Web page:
Positive and Negative Lookahead - \D*

Positive and Negative Lookahead - \D*
0

#1

Tell us what’s happening:

Hi guys, this code works but i don’t know the use of “\D*”…without it my code failed !

If \d+ means 2 consecutive digits,why would i need \D ??

Your code so far


let sampleWord = "astronaut";
let pwRegex = /(?=\w{6,})(?=\D*\d+)/; // Change this line
let result = pwRegex.test(sampleWord);

Your browser information:

User Agent is: Mozilla/5.0 (Windows NT 6.3; Win64; x64) AppleWebKit/537.36 (KHTML, like Gecko) Chrome/68.0.3440.106 Safari/537.36.

Link to the challenge:
https://learn.freecodecamp.org/javascript-algorithms-and-data-structures/regular-expressions/positive-and-negative-lookahead


#2

other people have asked this question before on the forum so you can easily find the answer if you search

for eg. if you read the thread comments in this post you can get more information

if that’s not enough there is a lot more similar asked and answered questions on the forum.


#3

Your regex should match “abc123”…The challenge wants abc123 to be matched and it has 3 consecutive digits !..i searched through other forms but i couldn’t really understand. some one chose to use the .* which would have the same use (not function just use) as \D* in my code but i still don’t get it…if the lookahead scans the entire string looking for the thing i identified ,why can’t \d+ see all the consecutive numbers ? why do i need to put something before it or after it if the whole string is scanned ?
Example:
let sampleWord = “abc123”;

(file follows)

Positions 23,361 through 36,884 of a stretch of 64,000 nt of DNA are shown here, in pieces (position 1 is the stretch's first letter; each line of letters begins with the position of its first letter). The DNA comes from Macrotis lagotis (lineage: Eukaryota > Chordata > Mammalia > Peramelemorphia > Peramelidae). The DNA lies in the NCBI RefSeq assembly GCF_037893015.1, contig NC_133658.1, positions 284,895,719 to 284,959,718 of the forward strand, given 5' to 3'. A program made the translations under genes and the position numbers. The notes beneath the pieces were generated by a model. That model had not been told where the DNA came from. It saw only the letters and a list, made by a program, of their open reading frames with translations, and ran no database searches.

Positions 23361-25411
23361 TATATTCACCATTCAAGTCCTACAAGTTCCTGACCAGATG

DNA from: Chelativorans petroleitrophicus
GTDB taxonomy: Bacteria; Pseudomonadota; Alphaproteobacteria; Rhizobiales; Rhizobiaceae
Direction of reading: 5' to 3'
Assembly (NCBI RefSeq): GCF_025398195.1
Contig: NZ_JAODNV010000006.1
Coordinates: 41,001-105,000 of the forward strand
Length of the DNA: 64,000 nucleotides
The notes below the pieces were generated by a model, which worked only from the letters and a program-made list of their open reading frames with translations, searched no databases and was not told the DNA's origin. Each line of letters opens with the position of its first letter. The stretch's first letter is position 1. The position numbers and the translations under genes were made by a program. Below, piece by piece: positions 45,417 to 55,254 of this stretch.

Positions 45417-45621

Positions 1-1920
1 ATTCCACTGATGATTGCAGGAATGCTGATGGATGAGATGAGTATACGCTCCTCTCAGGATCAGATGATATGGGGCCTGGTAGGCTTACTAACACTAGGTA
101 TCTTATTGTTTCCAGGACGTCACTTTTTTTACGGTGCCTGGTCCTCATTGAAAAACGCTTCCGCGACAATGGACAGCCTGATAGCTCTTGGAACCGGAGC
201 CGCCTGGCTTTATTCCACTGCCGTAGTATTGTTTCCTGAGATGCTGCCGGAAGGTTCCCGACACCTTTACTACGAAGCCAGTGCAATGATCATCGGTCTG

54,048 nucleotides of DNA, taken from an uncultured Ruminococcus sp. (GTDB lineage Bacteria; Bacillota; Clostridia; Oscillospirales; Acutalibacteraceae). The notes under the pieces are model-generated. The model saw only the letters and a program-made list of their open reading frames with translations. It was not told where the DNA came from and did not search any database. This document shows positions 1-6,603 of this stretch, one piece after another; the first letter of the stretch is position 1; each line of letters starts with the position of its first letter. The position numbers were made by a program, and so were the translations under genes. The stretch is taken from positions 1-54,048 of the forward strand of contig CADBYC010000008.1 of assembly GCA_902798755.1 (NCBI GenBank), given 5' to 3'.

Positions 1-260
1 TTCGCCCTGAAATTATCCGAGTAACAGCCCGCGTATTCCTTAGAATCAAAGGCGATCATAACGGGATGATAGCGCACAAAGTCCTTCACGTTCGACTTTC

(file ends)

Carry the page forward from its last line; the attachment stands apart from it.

let pwRegex = /(?=\d+)(?=\w{3,6})/;
console.log(pwRegex.test(sampleWord));
this code returns true because the lookahead searches the entire string and the actual place of the regex does not matter in the lookahead.


#4

looking ahead for 2 consecutive digits (\d+) only will also mean matching 3 and 4 and 5 etc. consecutive digits, when what they want is not to match ‘123’ and not to match ‘1234’
So that’s why you need the non-digit \D added to the pattern so you don’t match those numbers.


#5

i thank you for your patience with me but it did really not match them…so what’s the problem ?


#6

what I was saying that was \d+ matches 2 or more. (I wasn’t referring to the whole sentence and I was responding to your last post where you were expressing surprise that the test wants to match a phrase with 3 digits).
the first part of your regex (the first group) looks for the correct length
the second part should look for the correct ‘formatting’ in a way.

(the first part says I need to match a certain length, and the second part says I need to match certain type which has non-numerical characters plus numerical characters. The numerical characters should be 2 consecutive characters)

The above screen shot (from www.regestester.com) shows that the second term in your regex will not match ‘abc’ because obviously it only looks for numbers. Try to look at the whole exercise and see the whole picture and match up what you wrote to that.


#7

I wish to thank you soooooooo much.That quote + several examples i tried on the VS clarified everything for me.Can’t really express my gratitude towards u.God Bless u.